Background: Ivacaftor (Kalydeco(®), Vertex Pharmaceuticals) is the first of a new class of drugs that target the underlying protein defect in cystic fibrosis (CF). It is aimed at patients with the G551D (glycine to aspartate change in nucleotide 1784 in exon 11) mutation; 5.7% of patients with CF in the UK have this mutation.
Objectives: To review the clinical effectiveness and cost-effectiveness of ivacaftor for the treatment of CF in patients aged ≥ 6 years who have the G551D mutation.
Methods: Ten databases, including MEDLINE and EMBASE, were searched from inception to July 2012. Studies that evaluated ivacaftor for the treatment of adults and children (≥ 6 years) with at least one G551D mutation were eligible. There were insufficient data to conduct a formal meta-analysis. The manufacturer of ivacaftor, Vertex Pharmaceuticals, submitted a deterministic patient-level simulation model for the assessment of the lifetime cost-effectiveness of ivacaftor. We modified the model where values were not UK-specific or not recent, or where better estimates could be found. The only change to the model structure was the addition of lung transplantations. We changed utility values, annual decline in percentage predicted forced expiratory volume in 1 second (FEV1), and the baseline exacerbation rate, and used data from the CF Registry to estimate the relation between costs, age and percentage predicted FEV1. Estimates of treatment effect of ivacaftor came from the clinical effectiveness review. We modelled three scenarios for the longer-term effects of ivacaftor. We also modelled an 'optimistic' scenario for patients aged < 12 years with little lung damage. We conducted a budget impact analysis to estimate the total cost to the NHS of introducing ivacaftor in England.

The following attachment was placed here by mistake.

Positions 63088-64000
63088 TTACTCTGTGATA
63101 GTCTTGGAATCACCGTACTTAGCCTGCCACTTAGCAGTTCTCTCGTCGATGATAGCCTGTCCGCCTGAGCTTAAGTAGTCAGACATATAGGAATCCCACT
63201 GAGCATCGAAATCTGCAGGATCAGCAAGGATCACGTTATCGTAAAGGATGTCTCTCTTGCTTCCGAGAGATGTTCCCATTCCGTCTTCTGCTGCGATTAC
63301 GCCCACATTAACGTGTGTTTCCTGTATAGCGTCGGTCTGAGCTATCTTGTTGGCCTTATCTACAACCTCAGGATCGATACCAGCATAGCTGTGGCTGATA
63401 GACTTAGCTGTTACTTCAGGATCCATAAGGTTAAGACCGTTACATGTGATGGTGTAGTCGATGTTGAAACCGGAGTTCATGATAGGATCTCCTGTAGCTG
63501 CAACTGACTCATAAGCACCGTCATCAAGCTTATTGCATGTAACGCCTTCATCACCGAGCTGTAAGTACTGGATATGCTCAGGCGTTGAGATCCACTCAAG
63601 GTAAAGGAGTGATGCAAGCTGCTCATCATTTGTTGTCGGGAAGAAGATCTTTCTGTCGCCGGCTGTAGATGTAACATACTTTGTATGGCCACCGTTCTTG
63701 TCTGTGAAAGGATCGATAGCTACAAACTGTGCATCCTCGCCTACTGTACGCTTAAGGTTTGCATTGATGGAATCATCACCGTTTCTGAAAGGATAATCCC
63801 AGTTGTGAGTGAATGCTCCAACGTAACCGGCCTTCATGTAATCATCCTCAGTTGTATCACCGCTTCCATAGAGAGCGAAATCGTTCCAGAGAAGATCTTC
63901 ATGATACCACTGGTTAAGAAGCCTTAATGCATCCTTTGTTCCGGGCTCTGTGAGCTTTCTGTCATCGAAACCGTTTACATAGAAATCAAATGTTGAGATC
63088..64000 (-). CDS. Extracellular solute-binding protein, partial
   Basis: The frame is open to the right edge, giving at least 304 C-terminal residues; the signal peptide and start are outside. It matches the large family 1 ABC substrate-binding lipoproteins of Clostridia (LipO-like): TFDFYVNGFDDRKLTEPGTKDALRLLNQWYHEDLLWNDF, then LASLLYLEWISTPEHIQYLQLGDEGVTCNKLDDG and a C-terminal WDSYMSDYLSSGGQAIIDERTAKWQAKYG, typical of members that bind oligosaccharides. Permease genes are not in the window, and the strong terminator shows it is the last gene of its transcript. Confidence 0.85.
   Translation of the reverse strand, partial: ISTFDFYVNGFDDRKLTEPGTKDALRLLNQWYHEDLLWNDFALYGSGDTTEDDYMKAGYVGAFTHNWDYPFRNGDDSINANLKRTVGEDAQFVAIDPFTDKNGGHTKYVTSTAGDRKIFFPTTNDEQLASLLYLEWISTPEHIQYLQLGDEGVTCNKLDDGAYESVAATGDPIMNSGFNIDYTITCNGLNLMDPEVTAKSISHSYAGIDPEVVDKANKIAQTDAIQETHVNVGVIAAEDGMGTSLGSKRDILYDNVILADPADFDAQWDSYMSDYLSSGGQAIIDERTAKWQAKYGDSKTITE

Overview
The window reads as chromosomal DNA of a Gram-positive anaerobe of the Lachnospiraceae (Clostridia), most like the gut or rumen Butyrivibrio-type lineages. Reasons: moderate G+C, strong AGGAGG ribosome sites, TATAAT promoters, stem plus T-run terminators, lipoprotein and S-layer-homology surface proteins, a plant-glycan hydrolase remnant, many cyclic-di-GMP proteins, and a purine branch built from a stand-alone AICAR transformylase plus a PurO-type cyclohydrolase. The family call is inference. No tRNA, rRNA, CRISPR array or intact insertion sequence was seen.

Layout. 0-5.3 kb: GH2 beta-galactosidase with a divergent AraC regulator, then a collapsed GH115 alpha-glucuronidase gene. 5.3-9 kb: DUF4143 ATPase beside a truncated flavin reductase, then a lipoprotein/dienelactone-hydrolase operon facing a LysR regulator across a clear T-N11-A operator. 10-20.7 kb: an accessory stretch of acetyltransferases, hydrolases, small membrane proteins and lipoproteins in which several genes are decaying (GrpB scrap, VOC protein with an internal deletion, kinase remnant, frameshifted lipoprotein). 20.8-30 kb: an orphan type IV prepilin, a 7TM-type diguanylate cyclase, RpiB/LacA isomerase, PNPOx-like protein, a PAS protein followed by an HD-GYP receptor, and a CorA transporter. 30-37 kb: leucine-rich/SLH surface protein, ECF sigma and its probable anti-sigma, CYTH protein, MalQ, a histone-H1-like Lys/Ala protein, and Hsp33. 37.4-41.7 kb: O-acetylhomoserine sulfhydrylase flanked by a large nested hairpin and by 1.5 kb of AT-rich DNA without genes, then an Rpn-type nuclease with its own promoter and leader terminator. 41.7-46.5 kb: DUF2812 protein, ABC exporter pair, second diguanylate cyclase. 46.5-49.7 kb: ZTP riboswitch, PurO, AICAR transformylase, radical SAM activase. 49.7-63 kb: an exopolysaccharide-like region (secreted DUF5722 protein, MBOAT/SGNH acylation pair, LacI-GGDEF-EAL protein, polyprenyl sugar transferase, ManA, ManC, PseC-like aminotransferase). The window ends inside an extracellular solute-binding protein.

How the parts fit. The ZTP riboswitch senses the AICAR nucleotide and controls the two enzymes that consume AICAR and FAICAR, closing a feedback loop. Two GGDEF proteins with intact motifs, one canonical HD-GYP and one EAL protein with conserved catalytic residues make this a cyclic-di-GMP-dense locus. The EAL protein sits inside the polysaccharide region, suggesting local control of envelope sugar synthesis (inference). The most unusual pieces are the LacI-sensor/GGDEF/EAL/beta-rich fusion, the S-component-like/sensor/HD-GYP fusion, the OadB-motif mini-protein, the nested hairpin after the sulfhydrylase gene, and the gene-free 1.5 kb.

Results: Three studies were included: a randomised controlled trial (RCT) in adults (n = 167) (≥ 12 years), a RCT in children (n = 26) (6-11 years), and an open-label extension study of the two RCTs. Both RCTs reported significantly greater changes from baseline in all measures of lung function in patients receiving ivacaftor than in those receiving placebo. The mean difference in change in percentage predicted FEV1 was 10.5 [95% confidence interval (CI) 8.5 to 12.5] percentage points in the adults' study and 10.0 (95% CI 4.5 to 15.5) percentage points in the children's study at 48 weeks. Improvements in lung function were seen across all subgroups investigated (age, sex, study region and lung function). There were significantly greater improvements in the ivacaftor group than in the placebo group for all outcomes assessed (exacerbations, quality of life, sweat chloride and weight) with the exception of quality of life in children. Improvements were maintained in the open-label trial. Adverse events were mainly minor and comparable across treatment groups. Both RCTs reported more withdrawals in the placebo group than in the ivacaftor group. The incremental cost-effectiveness ratio varied between £335,000 and £1,274,000 per quality-adjusted life-year gained. The total additional lifetime costs for all eligible CF patients in England ranged from £438M to £479M; the lifetime cost for standard care only was £72M.
Conclusions: The available evidence suggests that ivacaftor is a clinically effective treatment for patients with CF and the G551D mutation; the high cost of ivacaftor may prove an obstacle in the uptake of this treatment. The main priority for further research is the long-term effectiveness of ivacaftor.
Study registration: This study is registered as PROSPERO CRD42012002516.
Source of funding: The National Institute for Health Research Health Technology Assessment programme.